Average 401(k) balance dropped in Q3: Fidelity

401(k) accounts at Fidelity got smaller by an average of 2% during the third quarter, the company announced Thursday.

That decrease coincided with slightly lower equity market values at the end of the quarter, but there’s more to the story. The average value in an individual retirement account at Fidelity went from $134,900 to $135,700, a 0.6% increase, while the value of 403(b) accounts dipped by more than 2%, going from $113,300 to $110,800. By comparison, 401(k) accounts represented an average of $129,300 at the end of the second quarter and went down to $126,100 at the end of the third, according to Fidelity.

Investment performance alone was not responsible for the changes, a company spokesperson said in an email.

“Workplace savings plans have a more fluid customer base than IRAs, with new employees … regularly joining the platform while other participants may leave,” the spokesperson said.

New accounts often have no assets, which drags down the average, and larger accounts that take distributions when they leave can have the same effect.

Collectively, the company has about 30 million 401(k), 403(b) and IRA customers. The number of accounts in each category went up during the quarter, and the company has added about 400,000 Gen Z account owners over the past year.

The slight drops in average defined-contribution account values aside, the figures were up considerably compared to this time last year, the company noted. A year ago, the average 401(k) held $109,600, the average 403(b) $96,100 and the average IRA $117,700. As of the end of September, the average balance for each of those account types was 15% higher.

During the latest quarter, about 5% of 401(k) account owners made allocation changes, and 97% either maintained or increased their contribution rates, Fidelity stated. In 401(k) plans, the average contribution rate was 9.4%, marking the fifth quarter in a row that the figure increased, according to the firm.

The company pointed out that the number of young retirement savings is growing. There are about 1.4 million Gen Z clients that hold those account types at the company, according to the release. That generation represents people born between 1997 and 2012.

“Gen Z retirement savers with an IRA overwhelming utilize Roth IRAs for their savings, with contributions to Roth IRAs making up 95% of total contributions in the third quarter,” the Fidelity release stated.

Despite that, savers across the country could be underestimating how much money they need to have saved to retire and maintain their standards of living.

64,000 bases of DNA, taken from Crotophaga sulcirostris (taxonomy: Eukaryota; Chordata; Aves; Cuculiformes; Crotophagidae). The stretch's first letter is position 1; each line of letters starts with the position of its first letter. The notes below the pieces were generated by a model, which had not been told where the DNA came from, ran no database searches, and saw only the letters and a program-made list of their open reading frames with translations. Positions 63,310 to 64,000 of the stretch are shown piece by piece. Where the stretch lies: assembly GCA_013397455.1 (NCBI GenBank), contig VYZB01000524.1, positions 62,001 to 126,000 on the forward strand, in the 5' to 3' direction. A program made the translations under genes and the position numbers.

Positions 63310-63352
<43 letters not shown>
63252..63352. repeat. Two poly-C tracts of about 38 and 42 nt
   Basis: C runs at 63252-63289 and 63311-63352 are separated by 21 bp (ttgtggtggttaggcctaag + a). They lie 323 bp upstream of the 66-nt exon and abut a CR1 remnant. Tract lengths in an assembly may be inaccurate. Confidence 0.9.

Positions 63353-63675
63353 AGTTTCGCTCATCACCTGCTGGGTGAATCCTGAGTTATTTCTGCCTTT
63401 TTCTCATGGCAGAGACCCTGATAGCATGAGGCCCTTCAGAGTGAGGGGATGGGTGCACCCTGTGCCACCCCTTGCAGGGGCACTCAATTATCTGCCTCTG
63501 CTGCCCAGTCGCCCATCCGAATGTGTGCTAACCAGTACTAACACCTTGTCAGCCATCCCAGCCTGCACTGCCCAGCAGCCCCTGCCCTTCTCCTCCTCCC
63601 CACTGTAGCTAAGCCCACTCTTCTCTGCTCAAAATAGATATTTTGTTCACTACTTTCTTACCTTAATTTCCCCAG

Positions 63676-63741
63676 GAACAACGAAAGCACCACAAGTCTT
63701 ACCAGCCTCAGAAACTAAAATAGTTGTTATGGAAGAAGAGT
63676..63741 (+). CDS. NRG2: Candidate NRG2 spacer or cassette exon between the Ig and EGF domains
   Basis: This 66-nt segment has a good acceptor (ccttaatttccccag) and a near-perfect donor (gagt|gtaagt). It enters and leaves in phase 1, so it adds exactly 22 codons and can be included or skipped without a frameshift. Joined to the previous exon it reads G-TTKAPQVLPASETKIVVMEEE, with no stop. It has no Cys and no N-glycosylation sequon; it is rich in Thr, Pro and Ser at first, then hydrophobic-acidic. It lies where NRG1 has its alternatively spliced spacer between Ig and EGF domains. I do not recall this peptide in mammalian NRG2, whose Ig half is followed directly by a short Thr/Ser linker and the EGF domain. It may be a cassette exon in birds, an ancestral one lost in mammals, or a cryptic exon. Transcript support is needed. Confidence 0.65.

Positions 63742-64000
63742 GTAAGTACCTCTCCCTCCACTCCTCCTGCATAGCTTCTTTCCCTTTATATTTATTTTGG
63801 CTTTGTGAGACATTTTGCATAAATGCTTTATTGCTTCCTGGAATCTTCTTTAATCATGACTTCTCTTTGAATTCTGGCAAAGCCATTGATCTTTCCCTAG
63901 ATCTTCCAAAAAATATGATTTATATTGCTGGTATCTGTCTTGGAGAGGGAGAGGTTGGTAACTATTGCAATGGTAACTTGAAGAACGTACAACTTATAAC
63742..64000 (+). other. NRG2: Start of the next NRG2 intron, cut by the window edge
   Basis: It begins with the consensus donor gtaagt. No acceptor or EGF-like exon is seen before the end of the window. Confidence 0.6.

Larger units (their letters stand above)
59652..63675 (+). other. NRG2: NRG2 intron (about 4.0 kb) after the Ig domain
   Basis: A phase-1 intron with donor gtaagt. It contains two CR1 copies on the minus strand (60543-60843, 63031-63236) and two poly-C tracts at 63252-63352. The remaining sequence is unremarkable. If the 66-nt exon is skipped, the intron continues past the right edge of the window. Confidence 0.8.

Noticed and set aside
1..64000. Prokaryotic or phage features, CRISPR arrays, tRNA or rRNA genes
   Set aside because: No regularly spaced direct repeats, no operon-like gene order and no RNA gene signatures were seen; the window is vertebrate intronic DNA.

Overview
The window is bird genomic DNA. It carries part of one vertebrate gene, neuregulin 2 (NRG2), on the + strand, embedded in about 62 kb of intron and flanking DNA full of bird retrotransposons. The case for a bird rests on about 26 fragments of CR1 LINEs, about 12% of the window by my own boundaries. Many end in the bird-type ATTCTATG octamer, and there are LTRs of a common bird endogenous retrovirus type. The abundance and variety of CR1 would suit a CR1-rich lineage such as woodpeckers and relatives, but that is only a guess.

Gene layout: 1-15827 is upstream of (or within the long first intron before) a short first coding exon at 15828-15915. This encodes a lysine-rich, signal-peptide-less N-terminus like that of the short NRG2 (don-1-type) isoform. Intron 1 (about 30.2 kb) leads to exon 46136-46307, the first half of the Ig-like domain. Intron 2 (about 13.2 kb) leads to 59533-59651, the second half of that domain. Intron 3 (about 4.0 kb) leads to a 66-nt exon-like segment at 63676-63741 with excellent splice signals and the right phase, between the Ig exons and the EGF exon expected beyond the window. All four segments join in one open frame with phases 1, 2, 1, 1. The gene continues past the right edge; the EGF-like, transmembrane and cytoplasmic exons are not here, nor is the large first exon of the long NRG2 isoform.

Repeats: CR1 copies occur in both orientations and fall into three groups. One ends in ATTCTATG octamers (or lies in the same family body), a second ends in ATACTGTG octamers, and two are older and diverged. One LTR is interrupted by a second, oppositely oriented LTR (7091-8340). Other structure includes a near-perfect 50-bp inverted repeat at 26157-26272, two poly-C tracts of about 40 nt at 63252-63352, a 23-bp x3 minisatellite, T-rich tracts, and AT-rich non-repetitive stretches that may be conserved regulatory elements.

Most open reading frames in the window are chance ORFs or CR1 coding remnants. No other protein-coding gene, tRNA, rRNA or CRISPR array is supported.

A recent MagnifyMoney survey of more than 2,000 U.S. residents conducted by Qualtrics found that 31% said they would need $500,000 to retire. Another 17% pegged the necessary savings at $750,000, and 22% said it would be $1 million. Thirty-one percent indicated they would require more than that, according to MagnifyMoney.

Those assumptions people have about savings could change in the future, as the conventional wisdom of the 4% rule continues to be challenged. That rule is a guide that uses a 4% withdrawal rate that is adjusted for inflation annually, allowing people to spend more as time goes on.

However, some of the assumptions in financial planner William Bengen’s 1994 demonstration that the 4% rule worked for retirees holding portfolios of 50% stocks and 50% fixed income have changed, according to a report Thursday from Morningstar.

A more appropriate starting rate is now 3.3%, authors Christine Benz, Jeffrey Ptak and John Rekenthaler wrote. That figure assumes a time horizon that exceeds most lifespans, a withdrawal schedule that doesn’t change in relation to market returns and a projected success rate for 90% of people who use it, according to the paper.

“Because of the confluence of low starting yields on bonds and equity valuations that are high relative to historical norms, retirees are unlikely to receive returns that match those of the past,” they wrote. “Given this, many of today’s retirees will have to be more resourceful to support their income needs.”

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The post Average 401(k) balance dropped in Q3: Fidelity appeared first on InvestmentNews.

Andrew is half-human, half-gamer. He’s also a science fiction author writing for BleeBot.

Andrew Vincent
Andrew is half-human, half-gamer. He's also a science fiction author writing for BleeBot.
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